That’s Amore: Italy as Muse Woody Allen on Italian Movies and ‘To Rome With Love’
Woody Allen, center, in his new film, “To Rome With Love,”
“I WANTED nothing more than to be a foreign filmmaker,” Woody Allen said recently, “but of course I was from Brooklyn, which was not a foreign country. Through a happy accident I wound up being a foreign filmmaker because I couldn’t raise money any other way.
That film, which Sony Pictures Classics will release on June 22, is an ensemble comedy featuring Alec Baldwin, Jesse Eisenberg, Ellen Page, Roberto Benigni and Mr. Allen himself among the Americans and Italians who get mixed up in a series of intertwining adventures and romances.
After toying with titles like “The Bop Decameron” and “Nero Fiddled,” Mr. Allen changed the film’s name to one that reflected not only his affection for Italy but also for that country’s proud tradition of cinema and maverick filmmakers who inspired him to make personal movies of his own.
As a teenager in New York, Mr. Allen, now 76, said in an interview by phone, “my group was hardly an intellectual group — it was a group of mugs.” But he added: “Italian movies were a great staple of our cultural diet. They were a tremendous influence in terms of showing us that one could make movies about mature subjects with profound themes.”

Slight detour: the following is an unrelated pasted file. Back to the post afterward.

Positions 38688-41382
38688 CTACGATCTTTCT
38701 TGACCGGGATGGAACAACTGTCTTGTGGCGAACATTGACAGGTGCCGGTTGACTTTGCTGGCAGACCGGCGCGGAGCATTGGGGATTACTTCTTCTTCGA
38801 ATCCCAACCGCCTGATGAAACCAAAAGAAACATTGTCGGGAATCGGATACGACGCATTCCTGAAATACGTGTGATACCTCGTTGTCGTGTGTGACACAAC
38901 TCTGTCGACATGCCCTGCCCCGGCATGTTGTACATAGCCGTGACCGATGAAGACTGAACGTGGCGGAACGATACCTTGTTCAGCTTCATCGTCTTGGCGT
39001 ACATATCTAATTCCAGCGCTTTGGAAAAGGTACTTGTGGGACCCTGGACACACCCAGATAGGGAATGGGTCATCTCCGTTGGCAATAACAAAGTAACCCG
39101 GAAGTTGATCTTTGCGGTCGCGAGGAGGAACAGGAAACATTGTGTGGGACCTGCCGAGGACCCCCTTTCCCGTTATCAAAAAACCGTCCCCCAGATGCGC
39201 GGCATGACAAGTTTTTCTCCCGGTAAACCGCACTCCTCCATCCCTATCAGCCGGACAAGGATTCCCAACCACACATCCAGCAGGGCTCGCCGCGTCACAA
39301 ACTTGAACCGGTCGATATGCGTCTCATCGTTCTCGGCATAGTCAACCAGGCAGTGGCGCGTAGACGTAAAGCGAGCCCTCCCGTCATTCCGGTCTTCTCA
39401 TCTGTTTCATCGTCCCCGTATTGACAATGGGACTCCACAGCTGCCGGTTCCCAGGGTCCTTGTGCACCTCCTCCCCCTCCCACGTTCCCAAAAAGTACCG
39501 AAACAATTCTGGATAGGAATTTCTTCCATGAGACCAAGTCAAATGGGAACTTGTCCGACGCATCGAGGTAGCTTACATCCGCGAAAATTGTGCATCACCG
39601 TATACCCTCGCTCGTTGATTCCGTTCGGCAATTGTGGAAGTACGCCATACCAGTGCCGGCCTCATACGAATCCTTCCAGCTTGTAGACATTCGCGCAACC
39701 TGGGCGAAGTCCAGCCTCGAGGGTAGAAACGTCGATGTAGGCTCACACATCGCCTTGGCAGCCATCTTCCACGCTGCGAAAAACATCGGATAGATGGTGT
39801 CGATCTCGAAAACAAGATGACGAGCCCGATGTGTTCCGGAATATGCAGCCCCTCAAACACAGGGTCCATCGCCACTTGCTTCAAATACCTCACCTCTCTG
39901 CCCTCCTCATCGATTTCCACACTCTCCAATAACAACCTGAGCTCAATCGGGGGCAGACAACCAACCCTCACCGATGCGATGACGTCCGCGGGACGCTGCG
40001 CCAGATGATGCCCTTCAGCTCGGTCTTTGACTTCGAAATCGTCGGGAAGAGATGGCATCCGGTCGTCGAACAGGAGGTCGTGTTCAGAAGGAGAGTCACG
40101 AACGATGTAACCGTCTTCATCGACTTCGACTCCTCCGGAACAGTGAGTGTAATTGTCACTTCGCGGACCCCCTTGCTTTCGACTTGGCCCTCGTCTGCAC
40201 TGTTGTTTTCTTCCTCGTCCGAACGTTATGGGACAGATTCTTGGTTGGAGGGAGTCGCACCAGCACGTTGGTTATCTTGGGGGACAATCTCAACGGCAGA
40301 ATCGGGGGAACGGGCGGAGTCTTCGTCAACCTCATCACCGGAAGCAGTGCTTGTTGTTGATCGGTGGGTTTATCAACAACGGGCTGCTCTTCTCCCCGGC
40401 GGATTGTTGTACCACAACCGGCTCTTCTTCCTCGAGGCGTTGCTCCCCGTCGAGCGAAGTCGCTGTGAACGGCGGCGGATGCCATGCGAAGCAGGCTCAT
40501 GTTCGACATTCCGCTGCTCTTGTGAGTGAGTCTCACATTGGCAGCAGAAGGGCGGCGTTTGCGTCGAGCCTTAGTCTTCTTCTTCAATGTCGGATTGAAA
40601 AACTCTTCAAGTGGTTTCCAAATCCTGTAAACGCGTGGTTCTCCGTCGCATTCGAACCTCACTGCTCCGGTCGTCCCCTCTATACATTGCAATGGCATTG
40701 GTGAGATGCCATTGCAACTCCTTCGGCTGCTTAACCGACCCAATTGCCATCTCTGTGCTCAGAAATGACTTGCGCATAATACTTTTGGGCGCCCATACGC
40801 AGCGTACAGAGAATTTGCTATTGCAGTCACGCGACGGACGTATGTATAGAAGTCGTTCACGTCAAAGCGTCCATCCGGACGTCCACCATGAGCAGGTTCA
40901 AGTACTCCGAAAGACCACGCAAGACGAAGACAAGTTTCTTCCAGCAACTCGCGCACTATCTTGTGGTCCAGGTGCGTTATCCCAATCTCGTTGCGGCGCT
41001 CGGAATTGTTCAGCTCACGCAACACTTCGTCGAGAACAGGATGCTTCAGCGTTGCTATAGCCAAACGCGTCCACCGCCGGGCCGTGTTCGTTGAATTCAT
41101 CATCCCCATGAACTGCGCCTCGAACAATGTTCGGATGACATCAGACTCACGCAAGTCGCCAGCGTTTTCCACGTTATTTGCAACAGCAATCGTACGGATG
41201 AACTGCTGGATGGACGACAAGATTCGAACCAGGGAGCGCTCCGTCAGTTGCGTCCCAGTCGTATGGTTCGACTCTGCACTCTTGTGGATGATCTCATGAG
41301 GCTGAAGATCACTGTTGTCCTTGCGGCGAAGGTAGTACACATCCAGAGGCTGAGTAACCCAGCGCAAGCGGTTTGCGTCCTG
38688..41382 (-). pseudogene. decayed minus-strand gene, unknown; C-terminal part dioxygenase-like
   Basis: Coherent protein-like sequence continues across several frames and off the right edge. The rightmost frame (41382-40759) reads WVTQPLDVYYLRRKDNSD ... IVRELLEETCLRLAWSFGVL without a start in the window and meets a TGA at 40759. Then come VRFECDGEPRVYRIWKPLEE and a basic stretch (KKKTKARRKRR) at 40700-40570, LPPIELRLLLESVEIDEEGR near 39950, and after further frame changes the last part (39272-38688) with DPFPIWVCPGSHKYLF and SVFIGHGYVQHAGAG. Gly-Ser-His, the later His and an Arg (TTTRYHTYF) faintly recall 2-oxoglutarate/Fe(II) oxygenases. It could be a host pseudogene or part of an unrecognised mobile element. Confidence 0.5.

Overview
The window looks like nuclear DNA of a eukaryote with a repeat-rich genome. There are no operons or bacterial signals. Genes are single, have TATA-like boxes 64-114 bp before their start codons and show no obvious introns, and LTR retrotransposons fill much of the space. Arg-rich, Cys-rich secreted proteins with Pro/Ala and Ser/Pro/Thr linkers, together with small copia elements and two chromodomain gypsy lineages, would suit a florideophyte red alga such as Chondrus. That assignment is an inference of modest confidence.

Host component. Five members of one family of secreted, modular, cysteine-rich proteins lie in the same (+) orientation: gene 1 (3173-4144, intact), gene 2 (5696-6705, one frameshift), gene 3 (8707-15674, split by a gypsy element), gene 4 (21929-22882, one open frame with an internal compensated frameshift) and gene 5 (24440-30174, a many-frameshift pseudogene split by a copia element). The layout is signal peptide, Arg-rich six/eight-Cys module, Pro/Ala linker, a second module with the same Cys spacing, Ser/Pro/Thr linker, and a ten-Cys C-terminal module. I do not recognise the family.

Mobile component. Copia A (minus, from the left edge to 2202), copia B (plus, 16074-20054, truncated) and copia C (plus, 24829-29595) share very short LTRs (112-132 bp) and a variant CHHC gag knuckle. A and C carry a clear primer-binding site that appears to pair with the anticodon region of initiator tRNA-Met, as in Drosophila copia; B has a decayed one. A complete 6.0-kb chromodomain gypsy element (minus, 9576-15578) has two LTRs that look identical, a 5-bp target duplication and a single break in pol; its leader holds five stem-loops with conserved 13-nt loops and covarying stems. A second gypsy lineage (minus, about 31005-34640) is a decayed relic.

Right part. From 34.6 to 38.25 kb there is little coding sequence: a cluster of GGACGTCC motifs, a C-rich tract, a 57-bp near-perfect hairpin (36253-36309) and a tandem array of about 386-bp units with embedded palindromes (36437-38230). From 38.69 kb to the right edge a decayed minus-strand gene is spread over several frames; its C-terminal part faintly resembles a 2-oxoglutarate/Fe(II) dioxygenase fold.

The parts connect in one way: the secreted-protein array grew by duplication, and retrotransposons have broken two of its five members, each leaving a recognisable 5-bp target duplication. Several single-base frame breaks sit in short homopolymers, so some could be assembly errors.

Mr. Allen spoke to Dave Itzkoff about four movies by Italian filmmakers that influenced him most profoundly. “They invented a method of telling a story and suddenly for us lesser mortals it becomes all right to tell a story that way,” Mr. Allen said. “We do our versions of them, never as shockingly innovative or brilliant as when the masters did them.”